“Western thought devolved over time to the point where we now consider every experience through a prism of personal beliefs. We reject God for truths thought self-evident. For some, this latitude permits a freedom of thought excusing anything while condoning most reprehensible behavior as a result of differing perspectives – just another hue amongst many shades of gray. These shifting sands of moral relativism compel many otherwise good men and women to marginalize their integrity in justification of vain pursuits, placing personal gain ahead of the Client or organization.

Simplicity and Transparency
“Things change. The pendulum swings back and hope exists as it always does in the wellspring of our youth and new thinking. Though somewhat occluded by the distractions in our lives, we often find ourselves (and others) by remaining true to our calling to serve others while persevering in faith, hope and charity. Simplicity. Transparency. Enduring Transformation. These are more than words. Consider what these should mean to you in all interactions.

“The question you posed, “how do you know when to lie”, struck me as unusual. You knew the answer before you asked. You know now. You’ll know when arriving at a crossroads in your life years hence. It will call to you as clearly as the tolling of a bell. The dilemma faced quite frankly is whether you possess the moral courage to bear the consequences of a just decision. My advice? Take the high road and educate your Client on the appropriate course of action regardless of the professional ramifications. Offer to help an existing Client sign a competitive proposal if that firm provides greater demonstrated value than yours given the same circumstances. Will that change perception? Yes. Clients invariably respect this. Why? Because integrity matters – always.”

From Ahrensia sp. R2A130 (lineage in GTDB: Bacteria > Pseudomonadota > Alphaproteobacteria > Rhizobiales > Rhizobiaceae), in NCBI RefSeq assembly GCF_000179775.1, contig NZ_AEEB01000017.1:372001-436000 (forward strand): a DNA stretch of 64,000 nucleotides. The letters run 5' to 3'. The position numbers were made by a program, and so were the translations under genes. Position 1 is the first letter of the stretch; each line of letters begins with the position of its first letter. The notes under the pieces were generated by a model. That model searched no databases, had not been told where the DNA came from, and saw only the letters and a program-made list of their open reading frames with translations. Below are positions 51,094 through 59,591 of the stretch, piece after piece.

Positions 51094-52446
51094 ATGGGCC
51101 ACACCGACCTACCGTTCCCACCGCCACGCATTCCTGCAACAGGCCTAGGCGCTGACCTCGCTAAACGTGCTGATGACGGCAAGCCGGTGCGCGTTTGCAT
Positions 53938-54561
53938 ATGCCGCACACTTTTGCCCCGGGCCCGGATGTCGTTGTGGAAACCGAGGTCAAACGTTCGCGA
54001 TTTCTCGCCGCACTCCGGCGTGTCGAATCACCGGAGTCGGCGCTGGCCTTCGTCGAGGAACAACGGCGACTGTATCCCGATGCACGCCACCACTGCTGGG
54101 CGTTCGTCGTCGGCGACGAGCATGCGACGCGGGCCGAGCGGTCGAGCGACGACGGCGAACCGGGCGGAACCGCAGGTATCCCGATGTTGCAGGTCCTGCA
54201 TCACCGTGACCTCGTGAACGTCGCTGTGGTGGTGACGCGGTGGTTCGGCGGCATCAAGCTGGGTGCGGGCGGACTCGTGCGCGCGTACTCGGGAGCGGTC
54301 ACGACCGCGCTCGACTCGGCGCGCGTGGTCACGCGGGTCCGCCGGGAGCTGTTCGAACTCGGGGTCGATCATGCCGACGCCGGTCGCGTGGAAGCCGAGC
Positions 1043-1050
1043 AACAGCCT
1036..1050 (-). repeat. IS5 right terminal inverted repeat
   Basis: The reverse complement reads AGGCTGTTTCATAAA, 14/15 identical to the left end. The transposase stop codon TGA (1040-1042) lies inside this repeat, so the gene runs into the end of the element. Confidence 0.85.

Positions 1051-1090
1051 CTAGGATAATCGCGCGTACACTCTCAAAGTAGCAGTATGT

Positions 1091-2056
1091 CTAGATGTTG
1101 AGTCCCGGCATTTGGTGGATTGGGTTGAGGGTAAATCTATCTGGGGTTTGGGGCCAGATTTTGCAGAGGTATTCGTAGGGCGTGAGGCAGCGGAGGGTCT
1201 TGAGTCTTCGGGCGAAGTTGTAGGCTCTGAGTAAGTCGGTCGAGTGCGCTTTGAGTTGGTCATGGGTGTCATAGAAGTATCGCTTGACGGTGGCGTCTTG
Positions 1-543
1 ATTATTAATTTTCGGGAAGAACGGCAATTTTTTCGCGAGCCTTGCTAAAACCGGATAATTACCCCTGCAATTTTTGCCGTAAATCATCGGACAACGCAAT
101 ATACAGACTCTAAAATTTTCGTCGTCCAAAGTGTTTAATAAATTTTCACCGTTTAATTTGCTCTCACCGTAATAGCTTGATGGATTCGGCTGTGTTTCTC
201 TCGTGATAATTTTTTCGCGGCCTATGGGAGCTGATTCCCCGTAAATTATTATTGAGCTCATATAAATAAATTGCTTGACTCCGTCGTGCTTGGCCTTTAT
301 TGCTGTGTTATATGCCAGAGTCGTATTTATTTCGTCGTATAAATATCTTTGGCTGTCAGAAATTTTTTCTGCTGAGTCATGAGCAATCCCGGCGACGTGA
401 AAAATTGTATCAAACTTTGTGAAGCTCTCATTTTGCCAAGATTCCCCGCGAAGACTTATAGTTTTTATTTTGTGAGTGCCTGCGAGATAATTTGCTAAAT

This young man will undoubtedly go on to perform brilliantly in whatever role he next assumes. I had plenty of windshield time to think through this conversation and as of this message, I remain unsettled in knowing something deeper may have been lurking in his question. Selling ‘Solutions’ requires deep and broad knowledge to permit Advisors to consult appropriately on Strategic, Operational and Tactical considerations. It mandates constant education, networking and stoking a passion for unlocking latent organizational potential. It involves developing deep and lasting relationships founded on trust. Some fake it and get by. Most perform adequately and earn a reward for the effort. Those few true believers make all the difference.